The landmark ruling of WorkPac Pty Ltd v Rossato [2020] FCAFC 84 is set to change hiring patterns as the Federal Court of Australia has again confirmed that an employee engaged as a casual can still be considered a permanent employee despite there being a contract of employment stating otherwise.

WorkPac v Rossato Facts

For approximately four years, Mr Rossato was employed by WorkPac under six consecutive contracts of employment which labelled his employment as casual. Relying on the the WorkPac v Skene decision, the court found that:

  • the contracts provided for continuing work to be performed to an agreed pattern of full-time hours;
  • despite some variability to the actual hours of work allocated, it was nevertheless pre-programmed long in advance and fixed by a roster; and
  • it was implied that Rossato was required to perform the work as allocated to him on the roster and was unable to elect whether to work a shift or not.

Casual versus Permanent

The Federal Court determined that staff with regular shifts should not be considered ‘casual’ workers, even if their contracts define them as casual staff. In this case, despite the plaintiff being labelled as a ‘casual’ employee by his employer, because he worked ‘regular, certain, continuing, constant and predictable shifts set in advance for four years’, he was characterised by the Court as a permanent employee entitled to annual leave.

Furthermore, casual employees can still be considered permanent despite there being a contract of employment stating otherwise. Rossato’s employment contract stipulated that he was hired on a casual basis and received a casual loading ‘in lieu’ of leave entitlements.

Therefore, if it is found that a casual employee:

  • is employed for an indefinite duration with set rosters well in advance;
  • is employed on a ‘stable, regular and predictable’ basis; and
  • is subject to an employment contract that does not specify the nature of their role, the amount of casual loading received and a set-off clause,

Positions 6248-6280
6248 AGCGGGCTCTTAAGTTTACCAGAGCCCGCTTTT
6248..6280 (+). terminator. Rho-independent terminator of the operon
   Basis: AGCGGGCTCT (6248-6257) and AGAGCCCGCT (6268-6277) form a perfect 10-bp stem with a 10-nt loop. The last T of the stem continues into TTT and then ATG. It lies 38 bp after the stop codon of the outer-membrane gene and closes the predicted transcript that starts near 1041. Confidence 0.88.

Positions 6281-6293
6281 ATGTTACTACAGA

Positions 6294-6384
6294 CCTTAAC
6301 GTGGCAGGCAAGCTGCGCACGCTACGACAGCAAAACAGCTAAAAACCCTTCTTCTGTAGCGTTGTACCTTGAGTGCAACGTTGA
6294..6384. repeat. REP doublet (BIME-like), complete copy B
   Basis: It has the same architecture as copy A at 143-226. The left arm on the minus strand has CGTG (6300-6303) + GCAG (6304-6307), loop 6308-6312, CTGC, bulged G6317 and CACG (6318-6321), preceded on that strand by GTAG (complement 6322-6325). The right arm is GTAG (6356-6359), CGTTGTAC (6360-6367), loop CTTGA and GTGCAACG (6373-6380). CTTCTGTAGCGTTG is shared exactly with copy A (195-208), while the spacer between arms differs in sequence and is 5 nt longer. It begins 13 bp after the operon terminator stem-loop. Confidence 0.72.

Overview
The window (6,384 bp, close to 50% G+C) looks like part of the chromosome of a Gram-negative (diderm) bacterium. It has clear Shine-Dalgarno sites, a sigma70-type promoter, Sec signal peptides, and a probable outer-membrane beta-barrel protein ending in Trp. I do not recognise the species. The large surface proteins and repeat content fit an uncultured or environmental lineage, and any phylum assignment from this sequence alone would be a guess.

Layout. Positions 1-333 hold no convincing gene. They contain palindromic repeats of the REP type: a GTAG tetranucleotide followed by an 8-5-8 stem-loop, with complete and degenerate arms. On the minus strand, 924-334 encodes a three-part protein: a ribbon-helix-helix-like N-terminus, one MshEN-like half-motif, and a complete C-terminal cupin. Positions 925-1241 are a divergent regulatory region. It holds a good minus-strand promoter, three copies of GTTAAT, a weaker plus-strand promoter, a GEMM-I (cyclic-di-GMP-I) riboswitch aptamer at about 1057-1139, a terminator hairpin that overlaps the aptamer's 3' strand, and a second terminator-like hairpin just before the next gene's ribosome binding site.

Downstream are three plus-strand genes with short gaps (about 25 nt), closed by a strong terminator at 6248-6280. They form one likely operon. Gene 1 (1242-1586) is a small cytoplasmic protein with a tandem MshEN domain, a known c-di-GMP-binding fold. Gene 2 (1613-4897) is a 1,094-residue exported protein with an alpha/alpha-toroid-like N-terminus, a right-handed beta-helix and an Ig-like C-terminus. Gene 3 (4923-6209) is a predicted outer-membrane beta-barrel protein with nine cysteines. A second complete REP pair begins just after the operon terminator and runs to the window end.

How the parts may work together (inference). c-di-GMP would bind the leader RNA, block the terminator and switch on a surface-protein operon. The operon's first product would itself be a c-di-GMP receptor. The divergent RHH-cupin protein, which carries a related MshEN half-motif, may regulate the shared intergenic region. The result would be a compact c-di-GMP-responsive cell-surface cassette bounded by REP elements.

• the court may characterise them as a permanent employee with access to leave entitlements.

What does this mean for employers?

This Decision cements the emerging view of the courts that long-term casual employees who work regular and systematic hours are likely to be considered permanent employees rather than casual.

To mitigate against the risk of exposure to claims for unpaid legal entitlements from existing and former long-term casual employees, we recommend that employers:

  • undertake a review of their employees engaged as casuals and determine the level of risk associated with them being considered as a permanent employee;
  • review the roster cycles of casual employees and determine the feasibility of implementing a roster to deter casuals from working regular and systematic hours; and
  • update its casual employment contracts to include a set-off clause as well as a clause permitting the employer to reclaim casual loading payments in circumstances where the employee is considered permanent.

Given the major uncertainties caused by this Decision, the team at Antunes Lawyers are here to address any questions in relation to mitigating exposure to claims from casual employees and how to best engage casual employees in future.

Author: Tim Arvanitis

Contact our Employment and Workplace Relations team today at or phone us today on 02 9964 0499 to arrange a video conference.

The articles on this website comprise legal general information and not legal advice. The general information presented here must not be relied upon without legal advice being sought. In the event that you wish to obtain legal advice on the contents of this general information you may do so by contacting our office or your existing solicitor.